Like many visitors to New York, we decided to visit some of the iconic sights of New York. Probably one of the most iconic is the Statue of Liberty which stands on Liberty Island, just off the southern tip of Manhattan.
On a warm and sunny day, we went on the subway system to take us from Midtown down to Battery Park where the ferries take the thousands of passengers to Liberty Island and Ellis Island. Arriving in Battery Park, we were directed to Castle Clinton from where we could pick up our tickets for the ferry.
Although most people ignore Castle Clinton, it has a remarkable history. Castle Clinton or Fort Clinton was previously known as Castle Garden, is a circular sandstone fort which was America’s first immigration station (it predates Ellis Island), where more than 8 million people arrived in the United States from 1855 to 1890. The original fort was built between 1808 and 1811 on a small artificial island just off shore. When Battery Park was extended the fort was incorporated into the mainland of Manhattan.
Liberty Island and Ellis Island are run by the National Park Service who use Statue Cruises as the official ferry boat service to the Statue of Liberty National Monument and Ellis Island Memorial Museum. Like most of the major American attractions, once you have your ticket, you have to go through airport style security screening prior to boarding the vessel.
Depending on the time of day you may find large queues to board the ferries, however the ferries do run very frequently and eventually it was our time to board the crowded ferry. There is little doubt that the best way to approach the Statue of Liberty is from the water and many of the people on board had their camera’s ready for that iconic photograph.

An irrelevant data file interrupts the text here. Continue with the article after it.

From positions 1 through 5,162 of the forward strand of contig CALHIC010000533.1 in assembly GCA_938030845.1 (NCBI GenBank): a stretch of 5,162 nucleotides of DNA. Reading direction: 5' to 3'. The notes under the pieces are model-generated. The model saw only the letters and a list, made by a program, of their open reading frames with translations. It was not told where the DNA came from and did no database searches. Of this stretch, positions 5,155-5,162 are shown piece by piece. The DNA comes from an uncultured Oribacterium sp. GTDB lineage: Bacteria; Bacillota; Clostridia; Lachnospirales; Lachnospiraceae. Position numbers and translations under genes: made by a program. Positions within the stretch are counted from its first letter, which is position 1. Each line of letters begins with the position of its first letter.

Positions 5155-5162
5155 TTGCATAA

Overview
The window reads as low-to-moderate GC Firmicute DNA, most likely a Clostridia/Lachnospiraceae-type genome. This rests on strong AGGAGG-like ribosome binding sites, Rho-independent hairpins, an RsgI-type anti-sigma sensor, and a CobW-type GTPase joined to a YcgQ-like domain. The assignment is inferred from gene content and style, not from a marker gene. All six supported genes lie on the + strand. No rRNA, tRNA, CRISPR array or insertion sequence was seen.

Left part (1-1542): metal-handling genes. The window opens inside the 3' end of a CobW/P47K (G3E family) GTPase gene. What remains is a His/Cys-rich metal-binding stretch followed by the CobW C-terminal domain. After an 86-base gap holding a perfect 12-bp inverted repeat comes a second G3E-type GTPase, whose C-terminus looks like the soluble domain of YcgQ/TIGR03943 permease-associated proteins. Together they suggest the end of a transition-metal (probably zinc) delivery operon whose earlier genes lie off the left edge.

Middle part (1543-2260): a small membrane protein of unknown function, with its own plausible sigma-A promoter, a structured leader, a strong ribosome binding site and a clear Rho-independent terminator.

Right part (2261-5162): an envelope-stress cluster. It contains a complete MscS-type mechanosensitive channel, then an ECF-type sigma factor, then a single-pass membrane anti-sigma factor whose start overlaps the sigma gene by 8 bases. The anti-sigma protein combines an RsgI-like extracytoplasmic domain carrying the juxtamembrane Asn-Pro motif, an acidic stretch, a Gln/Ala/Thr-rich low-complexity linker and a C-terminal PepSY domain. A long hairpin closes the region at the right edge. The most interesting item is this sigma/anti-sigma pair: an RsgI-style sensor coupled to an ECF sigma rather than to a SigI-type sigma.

The statue resides on Liberty Island, although the island was known Bedloe’s Island up to the 1950s.The Island is located nearly a couple of miles southwest of Battery Park, so the ferry ride is very short.
There is little doubt that the Statue of Liberty is one of the most famous statues in the world, however when you see it in real life, its size comes as a bit of a surprise. In all it stands over 300 feet high and towers over the small Liberty Island.
The Statue of Liberty or Liberty Enlightening the World which is the correct name was a gift from the people of France to the people of the United States, designed by French sculptor Frédéric Auguste Bartholdi and built by Gustave Eiffel. The statue was dedicated in 1886.
The statue quickly became an icon of New York and the United States, and was always a welcoming sight to immigrants arriving by sea.
You can get tickets to go inside the statue but we were quite contented to get an ice cream and wander around the statue. The island also gives great views of Manhattan, New Jersey and Brooklyn.
The statue’s location is interesting because in some ways it is influenced by the large statues of antiquity like the Colossus of Rhodes which stood in a harbour entrance. In 1984, the Statue of Liberty was designated a UNESCO World Heritage Site and welcomes over 3.5 million visitors each year.
As we made our way back to the ferry, we saw the crowds of excited visitors making their way to the statue. The Statue of Liberty has been attracting the crowds for over 100 years and is still as popular as ever.
Old Fogies Travels are the adventures of two elderly Londoners (The Old Fogies) as they explore their home town and travel around the world looking out for the strange, unusual and absurd.
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